MBChB, BSc (Hons), FRCS (Tr&Orth)
DPhil Candidate, RCS(Eng) & Dinwoodie Research Fellow
Surgical Simulation & Medical Education
Dan graduated from The University of Leeds Medical School in 2008 with a Bachelor of Medicine and Bachelor of Surgery Degree, having also obtained a First Class Honours Intercalated Degree in Pharmacological Sciences.
After completing basic surgical training he commenced higher surgical training in Trauma and Orthopaedic Surgery on the Oxford rotation in 2014. He completed the Intercollegiate Fellowship examinations in Trauma & Orthopaedic Surgery in 2018.
In 2019 he was awarded a prestigious Royal College of Surgeons (RCS) England Research Fellowship, funded by the Dinwoodie Charitable Company to investigate the role of simulation in optimising surgical training in primary total hip replacement.
Following completion of his D.Phil. Dan will return to complete his clinical training. He aims to pursue a career in Adult Reconstructive Surgery and continue research within the fields of surgical education, simulation-based training, and the applied surgical technologies in clinical practice.
Simulation Training in Medical Education
Contemporary Surgical training needs to utilise validated innovative training strategies, including simulation, which augment traditional methods of training. These will allow sufficient opportunities and exposure for junior surgeons to develop their knowledge, skills, and clinical experience in their chosen specialty.
A major aspect of my research has involved designing and delivering an evidence-based training module, which incorporates the use of simulation techniques and models, and is aimed at improving surgical knowledge and technical skills performance in primary total hip replacement.
The facilities available within the Oxford Orthopaedic Simulation and Education Centre (OOSEC) have allowed me to conduct laboratory-based studies assessing the impact of this training on surgeon performance. A separate clinical study aims to assess the transfer validity of simulation training in real-world surgical skills performance and patient outcomes following primary hip replacement.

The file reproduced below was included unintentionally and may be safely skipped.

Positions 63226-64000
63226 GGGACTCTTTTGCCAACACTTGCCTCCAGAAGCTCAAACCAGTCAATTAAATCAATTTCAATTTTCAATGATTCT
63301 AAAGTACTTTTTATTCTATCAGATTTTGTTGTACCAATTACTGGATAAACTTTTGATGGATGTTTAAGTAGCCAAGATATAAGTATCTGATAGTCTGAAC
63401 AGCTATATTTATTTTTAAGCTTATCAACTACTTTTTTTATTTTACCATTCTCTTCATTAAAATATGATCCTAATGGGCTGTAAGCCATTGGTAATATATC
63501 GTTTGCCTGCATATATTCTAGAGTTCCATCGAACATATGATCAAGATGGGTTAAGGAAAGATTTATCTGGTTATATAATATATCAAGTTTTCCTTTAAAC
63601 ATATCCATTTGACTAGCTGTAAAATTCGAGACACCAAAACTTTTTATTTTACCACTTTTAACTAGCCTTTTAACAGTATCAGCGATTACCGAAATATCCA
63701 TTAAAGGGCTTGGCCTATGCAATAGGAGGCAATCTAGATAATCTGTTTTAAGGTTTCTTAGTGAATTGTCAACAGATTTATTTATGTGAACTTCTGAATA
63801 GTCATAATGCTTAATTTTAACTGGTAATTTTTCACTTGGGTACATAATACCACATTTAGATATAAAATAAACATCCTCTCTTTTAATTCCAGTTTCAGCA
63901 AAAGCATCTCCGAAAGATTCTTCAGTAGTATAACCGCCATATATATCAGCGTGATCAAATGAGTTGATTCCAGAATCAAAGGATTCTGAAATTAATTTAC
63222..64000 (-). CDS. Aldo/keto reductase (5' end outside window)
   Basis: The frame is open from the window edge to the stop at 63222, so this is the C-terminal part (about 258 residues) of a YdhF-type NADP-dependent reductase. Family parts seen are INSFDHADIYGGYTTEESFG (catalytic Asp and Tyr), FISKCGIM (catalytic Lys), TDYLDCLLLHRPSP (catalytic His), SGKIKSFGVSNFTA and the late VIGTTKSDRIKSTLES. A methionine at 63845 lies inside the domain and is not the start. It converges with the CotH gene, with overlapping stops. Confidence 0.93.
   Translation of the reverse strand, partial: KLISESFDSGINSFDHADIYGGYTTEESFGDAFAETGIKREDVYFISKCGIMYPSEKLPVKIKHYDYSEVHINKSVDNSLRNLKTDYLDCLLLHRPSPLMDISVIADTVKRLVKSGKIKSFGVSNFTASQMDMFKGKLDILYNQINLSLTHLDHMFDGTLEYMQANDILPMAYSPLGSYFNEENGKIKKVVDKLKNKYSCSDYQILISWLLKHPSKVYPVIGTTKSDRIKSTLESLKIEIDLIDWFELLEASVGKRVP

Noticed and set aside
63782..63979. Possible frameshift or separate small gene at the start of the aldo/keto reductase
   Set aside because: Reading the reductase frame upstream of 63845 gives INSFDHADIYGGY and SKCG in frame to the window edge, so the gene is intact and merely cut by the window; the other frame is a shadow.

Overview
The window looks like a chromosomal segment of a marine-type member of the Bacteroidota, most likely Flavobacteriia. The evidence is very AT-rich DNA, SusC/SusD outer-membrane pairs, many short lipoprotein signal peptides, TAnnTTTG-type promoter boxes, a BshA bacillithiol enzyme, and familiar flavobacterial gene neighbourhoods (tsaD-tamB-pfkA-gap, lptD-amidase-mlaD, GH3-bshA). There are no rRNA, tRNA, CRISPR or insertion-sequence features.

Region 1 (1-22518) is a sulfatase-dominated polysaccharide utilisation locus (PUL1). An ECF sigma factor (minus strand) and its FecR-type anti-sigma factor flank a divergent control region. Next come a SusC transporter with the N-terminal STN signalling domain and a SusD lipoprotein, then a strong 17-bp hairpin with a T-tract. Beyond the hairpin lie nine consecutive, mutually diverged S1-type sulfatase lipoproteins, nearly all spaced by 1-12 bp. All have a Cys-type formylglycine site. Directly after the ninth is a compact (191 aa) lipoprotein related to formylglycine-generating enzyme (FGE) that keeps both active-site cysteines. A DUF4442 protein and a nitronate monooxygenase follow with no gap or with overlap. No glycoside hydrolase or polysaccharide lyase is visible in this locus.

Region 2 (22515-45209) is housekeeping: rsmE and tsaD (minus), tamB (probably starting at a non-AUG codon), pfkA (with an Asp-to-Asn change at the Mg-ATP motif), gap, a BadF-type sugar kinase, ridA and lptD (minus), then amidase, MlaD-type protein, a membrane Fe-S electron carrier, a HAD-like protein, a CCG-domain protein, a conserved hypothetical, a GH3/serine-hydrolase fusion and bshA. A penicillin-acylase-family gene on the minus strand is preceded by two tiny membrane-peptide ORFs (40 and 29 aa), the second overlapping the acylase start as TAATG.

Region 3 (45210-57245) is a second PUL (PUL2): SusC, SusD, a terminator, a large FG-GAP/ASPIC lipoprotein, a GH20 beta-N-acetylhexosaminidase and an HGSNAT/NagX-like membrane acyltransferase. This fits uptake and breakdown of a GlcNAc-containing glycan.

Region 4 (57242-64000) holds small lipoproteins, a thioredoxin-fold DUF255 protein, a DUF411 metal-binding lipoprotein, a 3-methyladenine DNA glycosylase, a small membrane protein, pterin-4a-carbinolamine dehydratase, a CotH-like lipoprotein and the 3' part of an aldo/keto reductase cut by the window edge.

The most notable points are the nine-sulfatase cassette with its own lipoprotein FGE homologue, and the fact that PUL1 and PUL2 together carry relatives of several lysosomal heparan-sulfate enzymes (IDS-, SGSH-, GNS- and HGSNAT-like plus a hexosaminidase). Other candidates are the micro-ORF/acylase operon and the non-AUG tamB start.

Research by Professor Rees' group has validated the use of motion analysis as a technique to objectively quantify surgical skills performance. Our current research aims to further develop and refine the use of wireless inertial measurement unit (IMU) sensors in the assessment of intra-operative surgical skills performance, specifically in total hip replacement.
Research collaborations with the Oxford Gait Laboratory and Weatherall Institute of Molecular Medicine have allowed us to conduct experiments assessing the accuracy of virtual reality technology in determining implant orientation in simulated hip replacement using synthetic models.
McCulloch RA. et al, (2021), Ann r coll surg engl, 103, 514 - 519
Claireaux HA. et al, (2021), Injury
Budge EJ. et al, (2015), Ann med, 47, 570 - 575
Patient Satisfaction and Outcome Following Ulnar Nerve Transposition for Cubital Tunnel Syndrome
Howgate DJ. et al, (2015), British journal of surgery, 102, 157 - 157
The impact of Orthopaedic Trauma Nurse Co-ordinators on achievement of Best Practice Tariff (BPT) standards for Hip Fractures
Howgate DJ. et al, (2015), British journal of surgery, 102, 131 - 131